In Abbas v Albohamra 2020 ONCA 740, the Ontario Court of Appeal was tasked with determining whether the first appeal judge made an error in finding that the trial judge was correct to impute a higher income to the father than as stated on his T4. The court of Appeal affirmed that the appellate court made no error in its determination.
The father in this case has a reported T4 income of $105,000. However, his lifestyle did not match an individual who earns that level of income. He was living a much more lavish lifestyle, which suggests the court that there is undisclosed income that should be available for child support purposes.
In making its determination, the first appellate judge was tasked with answering the following questions:
- Did the Trial Judge Err in His Determination of the Quantum of Child Support?
- Did the Trial Judge Err in Finding That There Was a Basis to Impute Income to Mr. Abbas?
- Did The trial judge Err in His Determination of the Quantum of Income to be Imputed to Mr. Abbas?
STANDARD OF REVIEW ON APPEAL
- The standard of review flows from the Supreme Court of Canada decision in Housen v. Nikolaisen, 2002 SCC 33,  2 S.C.R. 235 (S.C.C.). On a question of law, the standard of review is correctness: Housen, at para. 8. On questions of fact or mixed fact and law, findings are not to be reversed unless the trial judge made a palpable and overriding error.
The law states that where the asserted income of a party is inadequate to explain expenditures of that party found on the evidence, imputation of income may be appropriate. The case of Bak v. Dobell, 2007 ONCA 304 confirmed that a payor’s lifestyle can be relevant for support purposes and imputing income. The court will use a person’s lifestyle to draw reasonable inferences about their actual income as opposed to their disclosed income. This ensures that payor’s cannot escape or skirt their responsibility by attempting to manipulate their income available for support.
The trial judges explanation for the imputing Mr. Abbas to such a high income ($420,000 as opposed to his declared $120,000) is as follows:
a) During the parties' relationship, Mr. Abbas paid $6,450 per month to Ms. Albohamra to support her and M.A. He also paid for Ms. Albohamra, her older children, and M.A. to travel internationally
b) While Mr. Abbas was making those monthly payments toward Ms. Albohamra's expenses, he was also supporting his wife Ms. Al-Shami and his other children
c) The evidence did not support a finding that during the years he supported Ms. Albohamra, Mr Abbas' own standard of living declined, or that he fell into debt in order to support the households of both of his wives.
d) Mr. Abbas testified regarding his lifestyle
i. That he lives in a 5,600 square foot home with three levels, four bedrooms, a walk-out basement and a swimming pool. This property is situated on a river, overlooks a golf course, and was listed on his financial statement at $1,600,000;
ii. That he owns a second property from which he derives rental income. This property was listed on his financial statement at $450,000;
iii. That he owns significant RRSPs listed on his financial statement at $280,000;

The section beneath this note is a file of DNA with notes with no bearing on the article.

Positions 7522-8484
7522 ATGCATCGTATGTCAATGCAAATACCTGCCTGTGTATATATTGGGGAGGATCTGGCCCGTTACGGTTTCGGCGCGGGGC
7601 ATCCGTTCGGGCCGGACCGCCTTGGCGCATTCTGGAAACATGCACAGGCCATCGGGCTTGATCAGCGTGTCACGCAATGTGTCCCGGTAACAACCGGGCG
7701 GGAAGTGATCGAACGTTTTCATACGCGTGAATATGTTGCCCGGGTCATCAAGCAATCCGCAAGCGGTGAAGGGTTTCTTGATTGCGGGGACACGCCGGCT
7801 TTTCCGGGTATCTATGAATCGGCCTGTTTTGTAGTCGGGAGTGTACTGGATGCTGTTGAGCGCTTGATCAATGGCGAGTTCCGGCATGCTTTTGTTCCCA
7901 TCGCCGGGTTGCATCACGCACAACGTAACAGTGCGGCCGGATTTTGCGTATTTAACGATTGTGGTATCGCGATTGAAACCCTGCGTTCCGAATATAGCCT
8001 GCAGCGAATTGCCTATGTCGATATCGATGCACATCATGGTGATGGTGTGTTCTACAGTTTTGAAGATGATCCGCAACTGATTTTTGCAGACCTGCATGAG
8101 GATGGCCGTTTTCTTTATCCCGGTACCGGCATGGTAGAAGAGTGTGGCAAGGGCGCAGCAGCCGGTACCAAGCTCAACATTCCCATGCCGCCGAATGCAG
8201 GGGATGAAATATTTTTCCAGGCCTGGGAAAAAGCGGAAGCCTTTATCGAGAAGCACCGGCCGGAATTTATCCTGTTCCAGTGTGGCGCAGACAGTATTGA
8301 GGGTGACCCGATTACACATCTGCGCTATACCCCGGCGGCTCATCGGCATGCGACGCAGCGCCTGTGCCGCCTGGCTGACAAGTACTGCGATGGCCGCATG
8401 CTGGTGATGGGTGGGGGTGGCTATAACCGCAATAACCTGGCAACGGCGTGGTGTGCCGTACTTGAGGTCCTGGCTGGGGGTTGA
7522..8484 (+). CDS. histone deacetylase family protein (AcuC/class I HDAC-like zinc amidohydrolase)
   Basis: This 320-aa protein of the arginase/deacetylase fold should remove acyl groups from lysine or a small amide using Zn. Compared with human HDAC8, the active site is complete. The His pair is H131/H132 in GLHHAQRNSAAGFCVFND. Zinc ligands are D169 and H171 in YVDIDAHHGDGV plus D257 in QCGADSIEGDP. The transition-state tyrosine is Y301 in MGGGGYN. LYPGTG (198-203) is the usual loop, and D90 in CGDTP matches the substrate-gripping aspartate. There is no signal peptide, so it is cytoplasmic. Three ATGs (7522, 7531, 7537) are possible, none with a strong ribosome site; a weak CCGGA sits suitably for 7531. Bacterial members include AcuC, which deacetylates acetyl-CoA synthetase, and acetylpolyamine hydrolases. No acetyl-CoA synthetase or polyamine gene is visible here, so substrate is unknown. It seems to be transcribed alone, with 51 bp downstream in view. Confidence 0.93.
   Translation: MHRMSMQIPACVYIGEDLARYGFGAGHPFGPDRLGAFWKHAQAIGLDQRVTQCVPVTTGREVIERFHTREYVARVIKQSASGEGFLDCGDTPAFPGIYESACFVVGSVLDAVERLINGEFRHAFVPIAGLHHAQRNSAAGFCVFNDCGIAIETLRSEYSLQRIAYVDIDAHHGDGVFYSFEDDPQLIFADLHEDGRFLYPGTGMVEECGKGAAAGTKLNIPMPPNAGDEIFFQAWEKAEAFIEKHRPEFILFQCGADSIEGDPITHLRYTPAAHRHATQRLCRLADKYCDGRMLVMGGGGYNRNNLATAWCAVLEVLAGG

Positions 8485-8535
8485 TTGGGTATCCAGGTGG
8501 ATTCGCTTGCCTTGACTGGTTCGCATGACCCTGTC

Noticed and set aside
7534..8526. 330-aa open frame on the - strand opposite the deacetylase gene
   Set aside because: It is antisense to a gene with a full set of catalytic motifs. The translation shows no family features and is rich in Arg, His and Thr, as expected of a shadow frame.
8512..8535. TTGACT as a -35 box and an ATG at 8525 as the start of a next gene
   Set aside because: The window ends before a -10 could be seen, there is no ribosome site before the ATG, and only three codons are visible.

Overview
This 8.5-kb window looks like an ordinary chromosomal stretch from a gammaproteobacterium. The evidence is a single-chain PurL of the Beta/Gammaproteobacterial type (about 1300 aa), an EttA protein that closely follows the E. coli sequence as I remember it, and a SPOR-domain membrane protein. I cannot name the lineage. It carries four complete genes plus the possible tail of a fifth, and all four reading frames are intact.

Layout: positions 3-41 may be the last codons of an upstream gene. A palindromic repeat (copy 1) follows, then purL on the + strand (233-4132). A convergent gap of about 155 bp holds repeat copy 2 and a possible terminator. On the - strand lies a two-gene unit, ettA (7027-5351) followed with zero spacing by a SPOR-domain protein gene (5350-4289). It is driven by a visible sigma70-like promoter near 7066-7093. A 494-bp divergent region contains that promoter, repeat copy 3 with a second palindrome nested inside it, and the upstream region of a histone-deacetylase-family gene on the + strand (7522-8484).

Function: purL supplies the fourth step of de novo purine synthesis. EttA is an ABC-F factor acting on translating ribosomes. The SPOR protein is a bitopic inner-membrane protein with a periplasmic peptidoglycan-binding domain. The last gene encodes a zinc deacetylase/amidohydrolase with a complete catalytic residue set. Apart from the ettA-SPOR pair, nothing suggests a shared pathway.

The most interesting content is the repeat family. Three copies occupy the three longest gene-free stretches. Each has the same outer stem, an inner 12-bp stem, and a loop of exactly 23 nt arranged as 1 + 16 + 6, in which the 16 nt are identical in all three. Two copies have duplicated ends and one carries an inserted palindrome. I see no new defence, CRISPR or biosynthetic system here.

iv. That he owns exotic cars worth approximately $90,000; and
v. That the total value of all property owned is $2,780,000 as outlined on his financial statement.
e) Mr. Abbas confirmed that he is the sole owner of a business which has been in operation for more than 30 years and employs 230 employees.
f) There is no explanation for how, on an asserted income of $105,000, Mr. Abbas could afford the payments to Ms. Albohamra in addition to supporting Ms. Al-Shami and staying on top of his other expenses.
When questioned during cross-examination about the clear discrepancy in his income compared to his lifestyle, Mr. Abbas refused to explain the revenues of his company and how he determines his own salary.
The Court of Appeal for Ontario has repeatedly emphasized that the most basic, foundational obligation on both parties in family law matters is to fully disclose their financial information. The requirement is immediate, ongoing, and automatic, and should not require court orders. Additionally, the law states that “where the asserted income of a party is inadequate to explain expenditures of that party found on the evidence, imputation of income may be appropriate.
The appellate judge concurred with the Trial Judge that there was a significant discrepancy between Mr. Abbas' declared income, his lifestyle and his expenditures. The court advised that when such a discrepancy is present, the onus is on the individual purporting their income to be a certain amount to explain that difference. Unfortunately, Mr. abbas did not help his case as he provided no reasonable explanation for his expenditures.
In terms of the quantum, the trial judge did not err in their determination of quantum. The amount of income imputed to a payor is within the court's discretion. However, as noted, there must be some rational basis on the evidence that supports the selection of the figure to be imputed. Based on the evidence in front of the court, the judge made no reviewable error in imputing Mr. Abbas to an income of $420,000 for child support purposes.
This case is another reminder to payor’s of support that they cannot skirt their responsibilities by attempting to hide income, the truth will always come out when the light gets shown on ones lifestyle.
For more information, please call us at Feldstein Family Law Group P.C. or contact our firm online.